Seafood has been an important part of the Island diet for thousands of years. The ancestors of the Wampanoag people who live here now fished using weirs (underwater fences placed to direct fish into traps) and harpoons such as this one, which was found along the shore in Aquinnah. It would have had a line tied to it and been secured at the end of a spear. The barbed end lodged in the fish’s flesh and the hunter used the line to pull the catch in. The earliest inhabitants of the Island also harvested shellfish such as quahogs, scallops, and oysters.
It is not surprising that native peoples ate so much fish and shellfish. The abundance of fish that literally surrounded Islanders of the past must have seemed limitless, and it definitely seemed so in 1602, when English “gentleman-adventurer” Bartholomew Gosnold visited the area. He famously gave Cape Cod the name we use today after sailing through the area, noting “we took [a] great store of codfish.”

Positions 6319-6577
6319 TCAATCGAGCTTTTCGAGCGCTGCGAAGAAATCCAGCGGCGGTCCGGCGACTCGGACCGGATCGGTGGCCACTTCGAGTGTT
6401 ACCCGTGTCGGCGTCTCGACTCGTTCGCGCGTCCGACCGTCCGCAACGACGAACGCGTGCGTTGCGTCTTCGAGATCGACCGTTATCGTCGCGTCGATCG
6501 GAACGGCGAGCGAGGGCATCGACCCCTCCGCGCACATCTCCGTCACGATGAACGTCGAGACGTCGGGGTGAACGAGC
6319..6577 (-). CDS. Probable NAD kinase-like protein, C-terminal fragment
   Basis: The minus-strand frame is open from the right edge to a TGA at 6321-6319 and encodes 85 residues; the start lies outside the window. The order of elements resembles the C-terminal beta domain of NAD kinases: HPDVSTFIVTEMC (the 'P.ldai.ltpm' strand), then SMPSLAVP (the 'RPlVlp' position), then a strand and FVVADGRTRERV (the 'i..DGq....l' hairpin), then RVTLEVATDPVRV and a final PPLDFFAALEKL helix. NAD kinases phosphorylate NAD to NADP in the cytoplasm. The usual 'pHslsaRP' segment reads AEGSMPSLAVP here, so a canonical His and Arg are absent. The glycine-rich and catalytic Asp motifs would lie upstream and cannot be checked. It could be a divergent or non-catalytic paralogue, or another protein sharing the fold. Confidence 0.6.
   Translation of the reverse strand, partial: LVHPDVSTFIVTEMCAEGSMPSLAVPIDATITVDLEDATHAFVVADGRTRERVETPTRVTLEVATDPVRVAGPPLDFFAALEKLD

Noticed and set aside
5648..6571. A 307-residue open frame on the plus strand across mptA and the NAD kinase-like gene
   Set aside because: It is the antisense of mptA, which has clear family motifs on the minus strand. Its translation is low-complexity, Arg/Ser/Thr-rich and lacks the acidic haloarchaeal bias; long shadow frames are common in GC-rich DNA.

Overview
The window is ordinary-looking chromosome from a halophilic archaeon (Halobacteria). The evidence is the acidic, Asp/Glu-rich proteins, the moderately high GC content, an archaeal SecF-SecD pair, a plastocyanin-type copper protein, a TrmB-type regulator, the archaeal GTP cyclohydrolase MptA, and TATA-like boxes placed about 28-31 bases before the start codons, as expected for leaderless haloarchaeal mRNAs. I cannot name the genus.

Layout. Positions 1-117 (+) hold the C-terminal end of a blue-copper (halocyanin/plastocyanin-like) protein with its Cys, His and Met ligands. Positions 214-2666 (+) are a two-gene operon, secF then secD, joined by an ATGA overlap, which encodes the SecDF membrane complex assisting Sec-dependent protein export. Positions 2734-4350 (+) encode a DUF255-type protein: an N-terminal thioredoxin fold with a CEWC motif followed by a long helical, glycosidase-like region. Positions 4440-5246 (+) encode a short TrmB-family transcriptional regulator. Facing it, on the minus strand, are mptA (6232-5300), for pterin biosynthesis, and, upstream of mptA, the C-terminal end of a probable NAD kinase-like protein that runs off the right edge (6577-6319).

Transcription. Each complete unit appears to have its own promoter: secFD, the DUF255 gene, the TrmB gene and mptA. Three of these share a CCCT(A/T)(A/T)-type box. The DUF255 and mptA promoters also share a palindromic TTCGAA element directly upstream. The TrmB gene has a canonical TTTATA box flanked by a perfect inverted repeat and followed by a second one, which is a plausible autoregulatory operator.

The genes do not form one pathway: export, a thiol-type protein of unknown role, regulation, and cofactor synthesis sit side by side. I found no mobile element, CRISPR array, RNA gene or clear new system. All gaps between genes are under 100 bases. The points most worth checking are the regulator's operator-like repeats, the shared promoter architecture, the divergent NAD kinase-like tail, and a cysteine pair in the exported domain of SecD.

Today on Martha’s Vineyard, the Natural Resources Department of the Wampanoag Tribe of Gay Head (Aquinnah) is charged with monitoring and protecting fish with the goal of preserving the species that their ancestors fished for thousands of years.
|Date||c. 3000 BC - AD 1400|
|Credit||Gift of Hans Stibolt|
|Thematic Collection||100 Years, 100 Stories: Harvesting the Sea|